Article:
Love letters between Benjamin and Peter go on displayExtracts from letters between Benjamin Britten and Peter Pears have gone on display at the Red House in Aldeburgh, the Suffolk home which Britten, one of Britain’s greatest composers, shared with the tenor.
Extracts from letters between Benjamin Britten and Peter Pears have gone on display at the Red House in Aldeburgh, the Suffolk home which Britten, one of Britain’s greatest composers, shared with the tenor.
“I live for Friday, & you. My man— my beloved man,” writes Britten. “My most beautiful of all little blue grey, mouse catching, pearly bottomed, creamy-thighed, soft-waisted mewing rat-pursuers! How are you? My beauty!” Pears writes in 1941.
The letters are part of an exhibition that is one of a number marking the 50th anniversary of the Sexual Offences Act 1967, when homosexual acts between men over 21 in England and Wales were decriminalised.
Pears was Britten’s muse, collaborator and lover for 39 years, but for most of that time it was a desperately dangerous life to live.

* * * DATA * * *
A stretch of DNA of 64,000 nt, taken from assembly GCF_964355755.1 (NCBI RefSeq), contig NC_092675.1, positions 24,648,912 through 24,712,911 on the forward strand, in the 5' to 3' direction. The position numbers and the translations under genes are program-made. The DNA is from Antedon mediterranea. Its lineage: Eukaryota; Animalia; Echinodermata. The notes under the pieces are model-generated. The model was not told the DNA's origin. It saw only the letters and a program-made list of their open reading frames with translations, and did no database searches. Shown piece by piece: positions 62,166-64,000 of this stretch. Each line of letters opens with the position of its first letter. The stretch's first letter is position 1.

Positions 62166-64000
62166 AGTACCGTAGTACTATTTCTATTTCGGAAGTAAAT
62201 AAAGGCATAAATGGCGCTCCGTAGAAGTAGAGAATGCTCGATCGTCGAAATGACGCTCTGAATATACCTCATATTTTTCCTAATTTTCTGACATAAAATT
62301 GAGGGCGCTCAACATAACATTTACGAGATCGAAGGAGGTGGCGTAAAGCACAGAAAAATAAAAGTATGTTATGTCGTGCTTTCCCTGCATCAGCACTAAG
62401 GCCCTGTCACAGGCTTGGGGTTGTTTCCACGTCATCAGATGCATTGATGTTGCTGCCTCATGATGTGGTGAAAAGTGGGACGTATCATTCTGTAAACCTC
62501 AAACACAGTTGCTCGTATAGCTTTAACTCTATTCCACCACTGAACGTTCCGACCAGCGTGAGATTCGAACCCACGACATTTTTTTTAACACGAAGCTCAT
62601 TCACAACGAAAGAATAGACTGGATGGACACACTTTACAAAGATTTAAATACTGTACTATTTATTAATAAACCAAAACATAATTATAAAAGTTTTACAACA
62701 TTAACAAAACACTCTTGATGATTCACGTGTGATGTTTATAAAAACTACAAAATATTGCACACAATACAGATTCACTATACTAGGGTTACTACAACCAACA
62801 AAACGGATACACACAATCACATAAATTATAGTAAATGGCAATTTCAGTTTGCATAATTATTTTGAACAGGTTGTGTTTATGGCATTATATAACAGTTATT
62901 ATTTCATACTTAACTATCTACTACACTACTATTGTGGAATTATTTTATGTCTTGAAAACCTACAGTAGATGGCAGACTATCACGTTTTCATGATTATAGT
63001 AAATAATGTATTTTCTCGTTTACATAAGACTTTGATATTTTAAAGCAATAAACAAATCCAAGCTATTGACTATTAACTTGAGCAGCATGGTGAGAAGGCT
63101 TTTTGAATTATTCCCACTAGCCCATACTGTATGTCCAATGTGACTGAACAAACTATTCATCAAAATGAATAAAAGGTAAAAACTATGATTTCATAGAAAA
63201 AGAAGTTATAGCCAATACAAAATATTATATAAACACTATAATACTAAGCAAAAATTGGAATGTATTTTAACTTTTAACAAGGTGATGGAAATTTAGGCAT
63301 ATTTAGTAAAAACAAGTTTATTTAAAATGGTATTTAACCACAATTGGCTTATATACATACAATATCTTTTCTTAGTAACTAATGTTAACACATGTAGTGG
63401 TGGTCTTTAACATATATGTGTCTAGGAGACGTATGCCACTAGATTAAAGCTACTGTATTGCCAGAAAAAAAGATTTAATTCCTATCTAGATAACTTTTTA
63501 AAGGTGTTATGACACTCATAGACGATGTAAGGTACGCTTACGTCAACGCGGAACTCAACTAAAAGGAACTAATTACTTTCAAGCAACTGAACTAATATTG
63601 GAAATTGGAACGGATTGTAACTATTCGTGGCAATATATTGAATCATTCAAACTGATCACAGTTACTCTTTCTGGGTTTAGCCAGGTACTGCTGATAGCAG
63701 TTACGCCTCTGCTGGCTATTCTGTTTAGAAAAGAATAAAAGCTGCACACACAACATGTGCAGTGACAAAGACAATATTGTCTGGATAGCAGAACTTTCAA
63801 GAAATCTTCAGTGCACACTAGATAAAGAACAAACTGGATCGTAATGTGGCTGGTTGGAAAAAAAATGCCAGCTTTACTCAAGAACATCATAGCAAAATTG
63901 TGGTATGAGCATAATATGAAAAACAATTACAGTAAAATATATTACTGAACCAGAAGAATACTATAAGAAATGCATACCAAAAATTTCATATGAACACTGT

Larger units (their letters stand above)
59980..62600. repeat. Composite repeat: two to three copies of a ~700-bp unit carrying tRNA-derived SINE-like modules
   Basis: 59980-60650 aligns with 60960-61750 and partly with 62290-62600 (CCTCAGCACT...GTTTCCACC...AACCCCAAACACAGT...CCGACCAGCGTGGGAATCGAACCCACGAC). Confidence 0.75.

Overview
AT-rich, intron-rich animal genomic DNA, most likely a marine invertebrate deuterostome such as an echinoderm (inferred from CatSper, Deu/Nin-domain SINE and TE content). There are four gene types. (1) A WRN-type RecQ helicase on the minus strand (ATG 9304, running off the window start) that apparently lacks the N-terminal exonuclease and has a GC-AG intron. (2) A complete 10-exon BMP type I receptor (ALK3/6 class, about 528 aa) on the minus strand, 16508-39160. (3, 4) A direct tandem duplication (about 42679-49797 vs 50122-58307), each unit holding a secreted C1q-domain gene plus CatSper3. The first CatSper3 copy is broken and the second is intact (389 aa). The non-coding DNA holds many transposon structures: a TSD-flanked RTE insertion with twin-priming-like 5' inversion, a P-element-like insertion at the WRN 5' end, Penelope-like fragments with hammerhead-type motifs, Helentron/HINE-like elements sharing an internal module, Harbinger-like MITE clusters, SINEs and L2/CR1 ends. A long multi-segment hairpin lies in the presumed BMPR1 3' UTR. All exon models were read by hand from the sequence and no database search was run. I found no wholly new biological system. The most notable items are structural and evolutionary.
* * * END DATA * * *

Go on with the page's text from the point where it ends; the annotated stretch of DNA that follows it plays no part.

In public, they were not a gay couple. In private, the letters, first published last year, appear to reveal an ardent and joyful love.
The exhibition contrasts the experience of Britten and Pears with other high-profile figures of the time, such as Noël Coward and his partner, Graham Payn—a couple who avoided writing letters that would have given away their relationship. The exhibition includes a letter written by the codebreaker Alan Turing, who pleaded guilty to gross indecency in 1952 and, given the choice between jail and probation, accepted chemical castration. The exhibition also tells the story of the 1967 act, led by John Wolfenden.